The loss of loved ones inevitably leads to questions about the value of life. Eric wrote this very bluegrassy song that, typical of some of the best bluegrass, asks difficult questions in a sunny, forward looking way. It suggests that the hope for the future is difficult to grasp, while always just out of reach somewhere down the road. Not the least bit bleak, the song still lingers on the edge of loss as Dusty Old World asks, “What's a man to do?” The instrumental work of the Gibson Brothers always services the song. All five members of the band, each a master of his own instrument, seek to complement the lyric and tune, never intruding, but always contributing. Listening to Gibson Brothers music means developing an increased appreciation for the backup instrumental work of each man, without its ever intruding on meaning or effect. Creating such wholeness may be what makes the Gibson Brothers band great. 

Home on the River is a Delmore Brothers song. As the Gibson Brothers become more interested in their own image as a “brother duo” they appear to be seeking out earlier works by brother duos to include in their CDs. This is a gospel song featuring most prominently the voices of the two brothers which blend and twine so effectively.

Joe Walsh
 

Roy Hurd and Elizabeth Hill wrote “I Will Always Cross Your Mind,” a touching love song redolent with references clear to anyone who spends much time in the Adirondacks – the ridge line, morning sun warming the skin, lonesome wind whispering in the pines.

Run if you must from my memory
Let the night tell you that it's gone.
When you stop to catch your breath
There I'll be right beside you
gently holding on.


Bob Paisley, of Southern Grass and Danny Paisley's late father, covered Sundown and Sorrow the Hank Williams version of the Pee Wee King/J.L.King song of lost love. It's a lilting bluegrass love song. The kind of song that belongs on every good bluegrass album. The distinctive Gibson blend keeps this otherwise pretty prosaic song working. Mike Barber's bass, as always in Gibson Brothers work keeps his beat always in the right place at the right time, driving the song forward with the best bass players in the music. There's also a solid guitar break from Leigh. Throughout the CD, Leigh's guitar is always present and contributing without gratuitously calling attention to itself with unnecessary virtuosity. The song makes a worthwhile nod to an earlier era of bluegrass that influenced the current music of the Gibsons.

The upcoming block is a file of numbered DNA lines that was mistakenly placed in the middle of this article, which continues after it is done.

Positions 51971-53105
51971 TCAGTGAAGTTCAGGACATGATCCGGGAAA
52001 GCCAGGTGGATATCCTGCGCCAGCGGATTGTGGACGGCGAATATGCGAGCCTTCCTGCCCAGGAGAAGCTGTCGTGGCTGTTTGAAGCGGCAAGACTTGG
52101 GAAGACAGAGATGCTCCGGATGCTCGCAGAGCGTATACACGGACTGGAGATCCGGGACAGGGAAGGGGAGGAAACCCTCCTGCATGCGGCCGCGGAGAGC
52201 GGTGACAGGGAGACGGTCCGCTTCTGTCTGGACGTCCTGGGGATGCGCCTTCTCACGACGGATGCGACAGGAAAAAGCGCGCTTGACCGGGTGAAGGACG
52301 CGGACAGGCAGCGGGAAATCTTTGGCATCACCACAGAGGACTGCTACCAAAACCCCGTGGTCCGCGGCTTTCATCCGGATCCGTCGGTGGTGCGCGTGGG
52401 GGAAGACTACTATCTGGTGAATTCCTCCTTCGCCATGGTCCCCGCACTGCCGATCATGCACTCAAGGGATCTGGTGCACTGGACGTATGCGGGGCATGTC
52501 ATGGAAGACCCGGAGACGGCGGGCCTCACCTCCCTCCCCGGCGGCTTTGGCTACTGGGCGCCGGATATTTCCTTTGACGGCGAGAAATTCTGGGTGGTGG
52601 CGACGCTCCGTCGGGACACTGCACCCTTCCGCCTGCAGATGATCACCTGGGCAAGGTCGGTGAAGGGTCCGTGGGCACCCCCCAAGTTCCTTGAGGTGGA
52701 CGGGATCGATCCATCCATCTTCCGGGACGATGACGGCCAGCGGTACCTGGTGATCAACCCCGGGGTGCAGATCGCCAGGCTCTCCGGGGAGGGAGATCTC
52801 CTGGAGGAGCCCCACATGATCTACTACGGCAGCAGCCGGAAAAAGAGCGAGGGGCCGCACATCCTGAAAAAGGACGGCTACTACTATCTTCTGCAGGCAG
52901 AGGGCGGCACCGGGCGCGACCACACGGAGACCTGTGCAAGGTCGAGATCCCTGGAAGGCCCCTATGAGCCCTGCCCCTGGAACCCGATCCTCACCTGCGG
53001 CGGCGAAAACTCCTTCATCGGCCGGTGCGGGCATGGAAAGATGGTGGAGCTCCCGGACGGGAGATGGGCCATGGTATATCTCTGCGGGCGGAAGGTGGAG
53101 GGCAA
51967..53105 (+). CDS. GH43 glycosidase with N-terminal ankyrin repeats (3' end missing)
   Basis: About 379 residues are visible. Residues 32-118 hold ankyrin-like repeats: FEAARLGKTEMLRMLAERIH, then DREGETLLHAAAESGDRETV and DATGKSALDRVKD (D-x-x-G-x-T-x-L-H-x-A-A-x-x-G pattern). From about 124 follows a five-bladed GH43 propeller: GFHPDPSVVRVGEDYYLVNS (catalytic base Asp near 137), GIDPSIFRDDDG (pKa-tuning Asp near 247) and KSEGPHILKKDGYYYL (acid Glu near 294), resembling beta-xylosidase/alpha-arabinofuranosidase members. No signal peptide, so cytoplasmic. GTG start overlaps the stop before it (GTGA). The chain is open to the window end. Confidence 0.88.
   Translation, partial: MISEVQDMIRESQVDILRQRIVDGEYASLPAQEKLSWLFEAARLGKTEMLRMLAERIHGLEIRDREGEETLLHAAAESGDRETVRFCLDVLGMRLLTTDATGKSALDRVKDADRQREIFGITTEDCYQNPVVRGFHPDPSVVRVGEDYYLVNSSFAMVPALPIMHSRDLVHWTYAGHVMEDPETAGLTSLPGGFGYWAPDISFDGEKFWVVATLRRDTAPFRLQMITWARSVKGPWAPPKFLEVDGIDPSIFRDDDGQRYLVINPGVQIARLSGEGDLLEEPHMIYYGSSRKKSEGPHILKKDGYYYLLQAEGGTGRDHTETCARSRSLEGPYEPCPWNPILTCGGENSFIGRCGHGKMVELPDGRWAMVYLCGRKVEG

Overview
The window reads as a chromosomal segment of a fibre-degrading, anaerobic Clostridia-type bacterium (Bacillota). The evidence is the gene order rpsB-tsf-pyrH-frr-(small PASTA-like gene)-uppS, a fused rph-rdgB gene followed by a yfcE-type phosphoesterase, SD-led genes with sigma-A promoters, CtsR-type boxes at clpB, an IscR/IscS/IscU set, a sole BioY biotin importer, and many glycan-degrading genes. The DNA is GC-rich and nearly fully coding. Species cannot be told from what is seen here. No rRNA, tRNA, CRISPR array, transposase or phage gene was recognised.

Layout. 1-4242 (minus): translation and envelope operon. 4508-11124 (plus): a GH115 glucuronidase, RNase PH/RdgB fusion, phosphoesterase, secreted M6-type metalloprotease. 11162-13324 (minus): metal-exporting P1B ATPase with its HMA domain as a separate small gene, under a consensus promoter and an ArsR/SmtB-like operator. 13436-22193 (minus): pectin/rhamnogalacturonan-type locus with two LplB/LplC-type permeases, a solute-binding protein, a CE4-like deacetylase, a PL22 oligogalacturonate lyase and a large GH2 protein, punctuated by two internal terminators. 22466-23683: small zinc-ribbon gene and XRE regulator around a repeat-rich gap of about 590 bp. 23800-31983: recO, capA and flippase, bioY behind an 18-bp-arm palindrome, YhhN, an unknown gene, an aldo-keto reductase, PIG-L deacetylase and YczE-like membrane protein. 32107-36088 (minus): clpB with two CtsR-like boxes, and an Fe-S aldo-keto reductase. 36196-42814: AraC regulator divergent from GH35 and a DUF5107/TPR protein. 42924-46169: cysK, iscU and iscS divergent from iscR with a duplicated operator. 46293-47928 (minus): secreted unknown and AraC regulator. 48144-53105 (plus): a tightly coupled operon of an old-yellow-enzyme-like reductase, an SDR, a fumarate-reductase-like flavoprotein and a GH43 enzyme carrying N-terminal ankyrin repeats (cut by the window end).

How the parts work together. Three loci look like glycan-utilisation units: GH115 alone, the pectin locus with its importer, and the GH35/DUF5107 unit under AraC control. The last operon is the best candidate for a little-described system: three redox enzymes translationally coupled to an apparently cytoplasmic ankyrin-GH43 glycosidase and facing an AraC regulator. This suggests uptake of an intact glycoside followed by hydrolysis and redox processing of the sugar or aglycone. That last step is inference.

Clayton Campbell
 


The Songbird's Song” written by Eric after hours of tossing without sleep in Denmark, is a most fitting end to this fine album which speaks so much to the brothers' sense of loss after their Dad's death.

Now the birds have beat the sun up
I don't know what they're singing for
But they ease my mind from racing
I'm not as lonesome as before
And I know it may sound funny
And I know it could be wrong
But it seems like life is out there
In a little songbird's song.

While the song seems elegiac, expressing loss and loneliness, it nevertheless sees the daybreak, the dawning of a new reality just ahead and looks forward with hope. Joe Walsh's bird song on the mandolin captures the bird itself in all its fullness. The longest song on the CD, it brings a fitting end to a great piece of work. Words don't always suffice, so the fiddle, the ooh, ooh, ooh of the singing duo along with Clayton's drawn out final note fade out as the sun rises.

It's impossible to escape the fact that much of They Called It Music was written and all of it recorded in the period after the loss of Eric and Leigh Gibson's father, who appears in so many of their songs, and who's spirit is redolent in so many more, from their reminiscences of life on the farm in rural upstate New York to their gratitude for the musical heritage and work ethic he passed on to them. Many of the songs reference loss and grief. Nevertheless, the essential optimism of the best of the Gibson Brothers' work flows clearly and naturally through the fabric of this magnificently structured and rendered CD. Those who merely download cuts will inevitably miss out on the massed effect of this project, which continues to haunt and inspire, growing in richness and detail with listening to each song and hearing the work through and through in its entirety. By refusing to be stampeded into releasing annual albums; by refining and developing each song through multiple performances, workshops, and work sessions; by carefully selecting appropriate songs from a treasured world of contemporary and historical writers, the Gibson Brothers continue to forge the future of their own music, while never losing contact with what brought them to where they are. They Called It Music, as both an album and a song is worthy of recognition in the world of awards, but, perhaps better still,  as a significant contribution to how we, as listeners, live our lives.

Eric Gibson

Leigh Gibson

Many thanks to John Saroyan, Katy Daley and, always, Irene for ideas that helped me approach this CD with new eyes.